A spoken word poet, hip-hop MC, and devout Muslim, Amir Sulaiman was first a freestyle rapper before becoming a poet when a young kid and not the other way around, as is the case for many developing rap artists. His writings were significantly influenced by the Black Arts Movement, the literary and artistic extension of the Black Power Movement of the '60s and '70s, and one of its cardinal figures, Amiri Baraka. While pursuing a B.A. in English at North Carolina A&T State University, he cut his teeth doing various spoken word forums on college campuses, coffeehouses, and bookstores. Many of his poems were derived from his own experiences, especially those from growing up as a Muslim. Some were abstract and delicate, touching on love and women, and others were scathing and thought-provoking commentary on racism in America. During his sophomore year at North Carolina A&T, he published these varied writings in his first book of poetry, Words of Love, Life, and Death.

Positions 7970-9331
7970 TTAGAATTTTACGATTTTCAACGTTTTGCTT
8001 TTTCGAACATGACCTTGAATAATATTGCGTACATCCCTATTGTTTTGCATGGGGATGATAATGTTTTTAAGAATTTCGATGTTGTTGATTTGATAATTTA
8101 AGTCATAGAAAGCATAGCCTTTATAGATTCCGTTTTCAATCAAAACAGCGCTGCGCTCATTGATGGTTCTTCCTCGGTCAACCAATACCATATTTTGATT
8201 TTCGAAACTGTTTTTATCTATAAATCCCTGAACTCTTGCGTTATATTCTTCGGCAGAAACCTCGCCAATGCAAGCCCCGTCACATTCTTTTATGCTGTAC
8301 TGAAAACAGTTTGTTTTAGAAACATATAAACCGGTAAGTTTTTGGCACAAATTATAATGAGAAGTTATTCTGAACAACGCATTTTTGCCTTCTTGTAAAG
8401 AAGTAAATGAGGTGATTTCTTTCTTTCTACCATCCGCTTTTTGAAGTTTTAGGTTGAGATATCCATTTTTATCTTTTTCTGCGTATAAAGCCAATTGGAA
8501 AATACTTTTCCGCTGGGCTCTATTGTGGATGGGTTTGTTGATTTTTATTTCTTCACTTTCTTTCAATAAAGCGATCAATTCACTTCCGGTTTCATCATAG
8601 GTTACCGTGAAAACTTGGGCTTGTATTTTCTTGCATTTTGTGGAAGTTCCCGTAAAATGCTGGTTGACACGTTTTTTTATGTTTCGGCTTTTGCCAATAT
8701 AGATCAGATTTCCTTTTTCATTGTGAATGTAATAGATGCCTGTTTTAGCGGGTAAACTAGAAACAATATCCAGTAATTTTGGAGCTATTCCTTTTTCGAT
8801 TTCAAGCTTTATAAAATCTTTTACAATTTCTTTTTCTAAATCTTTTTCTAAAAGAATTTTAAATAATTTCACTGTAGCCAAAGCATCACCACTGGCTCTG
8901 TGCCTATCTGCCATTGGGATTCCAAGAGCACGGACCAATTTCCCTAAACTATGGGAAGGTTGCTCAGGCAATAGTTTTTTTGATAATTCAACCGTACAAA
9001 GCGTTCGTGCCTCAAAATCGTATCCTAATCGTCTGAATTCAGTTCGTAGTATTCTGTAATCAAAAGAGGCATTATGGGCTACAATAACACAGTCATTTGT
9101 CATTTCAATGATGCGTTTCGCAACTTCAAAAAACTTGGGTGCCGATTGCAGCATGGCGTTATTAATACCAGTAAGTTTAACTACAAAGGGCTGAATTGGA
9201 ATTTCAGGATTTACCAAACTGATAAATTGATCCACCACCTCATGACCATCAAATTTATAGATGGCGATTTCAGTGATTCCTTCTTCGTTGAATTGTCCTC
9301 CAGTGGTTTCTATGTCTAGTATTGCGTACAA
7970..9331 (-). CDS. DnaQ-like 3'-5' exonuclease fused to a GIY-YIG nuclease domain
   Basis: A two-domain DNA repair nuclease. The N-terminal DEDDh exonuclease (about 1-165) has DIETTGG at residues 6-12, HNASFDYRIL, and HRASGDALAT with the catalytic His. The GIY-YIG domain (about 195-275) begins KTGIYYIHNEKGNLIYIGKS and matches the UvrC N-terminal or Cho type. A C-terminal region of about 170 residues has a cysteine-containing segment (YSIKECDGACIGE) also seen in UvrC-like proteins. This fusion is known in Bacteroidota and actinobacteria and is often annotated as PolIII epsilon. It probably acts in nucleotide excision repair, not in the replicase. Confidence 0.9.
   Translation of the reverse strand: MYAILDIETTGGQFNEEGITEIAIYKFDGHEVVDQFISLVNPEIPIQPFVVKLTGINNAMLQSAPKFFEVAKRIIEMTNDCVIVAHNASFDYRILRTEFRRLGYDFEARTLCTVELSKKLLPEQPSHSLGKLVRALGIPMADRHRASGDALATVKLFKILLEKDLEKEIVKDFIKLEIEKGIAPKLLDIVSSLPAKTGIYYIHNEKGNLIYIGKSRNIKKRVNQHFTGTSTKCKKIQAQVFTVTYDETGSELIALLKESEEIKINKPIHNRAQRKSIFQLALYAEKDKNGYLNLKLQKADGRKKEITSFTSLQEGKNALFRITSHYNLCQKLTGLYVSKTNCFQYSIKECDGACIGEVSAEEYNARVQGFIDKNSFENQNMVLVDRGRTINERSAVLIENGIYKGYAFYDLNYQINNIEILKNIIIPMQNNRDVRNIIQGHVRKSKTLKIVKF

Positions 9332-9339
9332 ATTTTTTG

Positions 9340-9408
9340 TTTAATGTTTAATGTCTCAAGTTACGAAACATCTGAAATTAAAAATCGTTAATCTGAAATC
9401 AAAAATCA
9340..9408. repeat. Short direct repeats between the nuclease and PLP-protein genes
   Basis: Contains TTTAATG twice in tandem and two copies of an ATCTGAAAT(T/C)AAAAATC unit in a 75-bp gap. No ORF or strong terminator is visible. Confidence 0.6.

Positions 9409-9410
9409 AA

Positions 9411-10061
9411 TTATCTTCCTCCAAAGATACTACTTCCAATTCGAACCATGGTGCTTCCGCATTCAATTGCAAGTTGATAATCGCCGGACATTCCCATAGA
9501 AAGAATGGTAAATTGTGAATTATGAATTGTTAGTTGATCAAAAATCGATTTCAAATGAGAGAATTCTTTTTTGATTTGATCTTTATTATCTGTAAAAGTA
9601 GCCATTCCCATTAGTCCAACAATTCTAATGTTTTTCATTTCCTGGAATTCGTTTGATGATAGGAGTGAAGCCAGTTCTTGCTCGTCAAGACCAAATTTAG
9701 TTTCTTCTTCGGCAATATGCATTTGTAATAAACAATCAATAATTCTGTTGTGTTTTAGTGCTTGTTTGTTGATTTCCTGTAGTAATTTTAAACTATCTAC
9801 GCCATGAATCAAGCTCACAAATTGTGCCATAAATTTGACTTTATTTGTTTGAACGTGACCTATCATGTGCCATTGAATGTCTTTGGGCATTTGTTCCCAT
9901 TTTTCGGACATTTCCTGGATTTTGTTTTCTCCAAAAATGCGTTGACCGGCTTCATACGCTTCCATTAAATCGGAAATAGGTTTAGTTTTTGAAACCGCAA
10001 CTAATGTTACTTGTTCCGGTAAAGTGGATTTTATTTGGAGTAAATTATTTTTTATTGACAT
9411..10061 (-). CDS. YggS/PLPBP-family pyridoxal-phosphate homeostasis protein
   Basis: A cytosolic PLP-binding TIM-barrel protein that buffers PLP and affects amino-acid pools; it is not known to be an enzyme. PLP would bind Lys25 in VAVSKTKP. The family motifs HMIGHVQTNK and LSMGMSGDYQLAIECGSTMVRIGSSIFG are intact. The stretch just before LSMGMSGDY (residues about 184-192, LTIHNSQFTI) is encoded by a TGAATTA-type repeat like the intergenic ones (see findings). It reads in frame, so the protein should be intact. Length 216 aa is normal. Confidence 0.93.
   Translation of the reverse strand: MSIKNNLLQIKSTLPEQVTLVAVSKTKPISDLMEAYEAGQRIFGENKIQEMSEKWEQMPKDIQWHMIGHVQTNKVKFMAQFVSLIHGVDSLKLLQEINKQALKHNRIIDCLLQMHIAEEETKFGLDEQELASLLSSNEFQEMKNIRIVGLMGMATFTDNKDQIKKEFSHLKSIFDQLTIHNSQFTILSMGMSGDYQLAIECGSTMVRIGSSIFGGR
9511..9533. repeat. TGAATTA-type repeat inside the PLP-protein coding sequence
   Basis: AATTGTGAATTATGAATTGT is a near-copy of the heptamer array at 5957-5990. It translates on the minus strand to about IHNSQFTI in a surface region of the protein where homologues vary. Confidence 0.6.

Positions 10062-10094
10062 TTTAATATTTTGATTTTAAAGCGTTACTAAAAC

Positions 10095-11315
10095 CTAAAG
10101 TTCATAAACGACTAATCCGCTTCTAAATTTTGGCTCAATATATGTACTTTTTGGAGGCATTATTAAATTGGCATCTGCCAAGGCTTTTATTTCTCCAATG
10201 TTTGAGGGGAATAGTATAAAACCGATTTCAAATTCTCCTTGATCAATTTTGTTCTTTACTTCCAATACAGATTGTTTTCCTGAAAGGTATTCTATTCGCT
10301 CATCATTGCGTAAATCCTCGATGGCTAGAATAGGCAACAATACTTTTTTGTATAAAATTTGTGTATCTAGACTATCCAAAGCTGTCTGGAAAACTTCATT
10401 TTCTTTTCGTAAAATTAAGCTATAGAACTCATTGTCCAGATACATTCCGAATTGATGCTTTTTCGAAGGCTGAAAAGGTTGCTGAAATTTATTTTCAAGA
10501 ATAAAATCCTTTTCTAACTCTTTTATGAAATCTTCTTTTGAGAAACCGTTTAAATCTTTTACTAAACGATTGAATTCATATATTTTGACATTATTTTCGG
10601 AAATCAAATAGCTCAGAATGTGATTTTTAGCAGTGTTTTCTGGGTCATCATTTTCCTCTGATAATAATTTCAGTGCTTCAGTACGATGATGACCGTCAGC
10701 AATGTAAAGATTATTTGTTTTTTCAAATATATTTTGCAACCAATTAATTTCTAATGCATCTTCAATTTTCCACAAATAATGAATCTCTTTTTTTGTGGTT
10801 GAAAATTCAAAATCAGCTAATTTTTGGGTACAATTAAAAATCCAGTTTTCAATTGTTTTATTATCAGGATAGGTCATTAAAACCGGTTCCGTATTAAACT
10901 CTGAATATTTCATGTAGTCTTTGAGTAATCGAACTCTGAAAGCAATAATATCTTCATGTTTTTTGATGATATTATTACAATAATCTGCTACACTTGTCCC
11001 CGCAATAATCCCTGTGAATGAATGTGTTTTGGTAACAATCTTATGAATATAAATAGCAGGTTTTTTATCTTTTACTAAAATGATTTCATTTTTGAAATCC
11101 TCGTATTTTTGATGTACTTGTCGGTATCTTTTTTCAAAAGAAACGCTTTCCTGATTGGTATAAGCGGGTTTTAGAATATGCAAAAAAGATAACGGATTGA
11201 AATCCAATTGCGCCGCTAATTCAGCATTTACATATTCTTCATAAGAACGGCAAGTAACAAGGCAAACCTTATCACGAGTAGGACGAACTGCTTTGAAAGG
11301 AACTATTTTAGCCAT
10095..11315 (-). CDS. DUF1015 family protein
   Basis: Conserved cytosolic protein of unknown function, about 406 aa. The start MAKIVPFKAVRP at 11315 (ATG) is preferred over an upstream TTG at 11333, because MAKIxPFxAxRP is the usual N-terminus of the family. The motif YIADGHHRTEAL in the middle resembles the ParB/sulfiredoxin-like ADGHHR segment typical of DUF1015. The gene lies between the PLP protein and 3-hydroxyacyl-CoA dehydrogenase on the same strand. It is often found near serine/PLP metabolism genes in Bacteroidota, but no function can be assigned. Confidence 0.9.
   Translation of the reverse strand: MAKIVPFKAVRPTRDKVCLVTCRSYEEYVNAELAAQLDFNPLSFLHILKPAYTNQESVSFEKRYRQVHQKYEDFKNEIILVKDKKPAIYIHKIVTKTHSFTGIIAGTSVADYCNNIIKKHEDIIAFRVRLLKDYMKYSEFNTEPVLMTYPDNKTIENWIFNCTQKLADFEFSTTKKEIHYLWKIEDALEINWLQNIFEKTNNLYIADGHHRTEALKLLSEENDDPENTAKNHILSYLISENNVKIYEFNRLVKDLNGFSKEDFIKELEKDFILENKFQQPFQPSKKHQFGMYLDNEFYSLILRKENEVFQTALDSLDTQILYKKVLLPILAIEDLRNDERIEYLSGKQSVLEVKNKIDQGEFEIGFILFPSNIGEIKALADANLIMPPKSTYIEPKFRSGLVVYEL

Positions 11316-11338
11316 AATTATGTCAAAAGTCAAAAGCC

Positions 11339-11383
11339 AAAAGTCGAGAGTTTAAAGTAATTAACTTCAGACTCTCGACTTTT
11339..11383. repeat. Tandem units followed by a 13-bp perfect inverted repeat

After completing his degree program around 2000, he relocated to Atlanta. Very soon after the move, he self-released his first spoken word album, Cornerstore Folklore, in 2001. Three years later, Sulaiman found himself stimulating a national audience on HBO's Def Poetry showcase with his spoken words. In fact, his poetry was also taken notice by the FBI, who waited to question Sulaiman at his mother-in-law's home in San Francisco six days after the 2004 Def Poetry airing. The next day, he found out that his name was placed on a clandestine "no-fly" list that barred him from boarding any airplanes. The situation only galvanized him to step up his artistic endeavors. 2004 and 2006 saw the releases of more biting and critical spoken word efforts, Dead Man Walking and Broad Daylight, respectively. Brooklyn MC/actor Mos Def, who also happened to host the Def Poetry TV program, brought Sulaiman on for his Breed Love Odyseey tour in late 2005 and early 2006. Sulaiman then began putting the pieces together to record Like a Thief in the Night (2007). Featuring appearances from Mos Def, Dead Prez's M-1, and the Last Poets, the LP was a more decidedly hip-hop record and was his first to receive proper distribution. ~ Cyril Cordor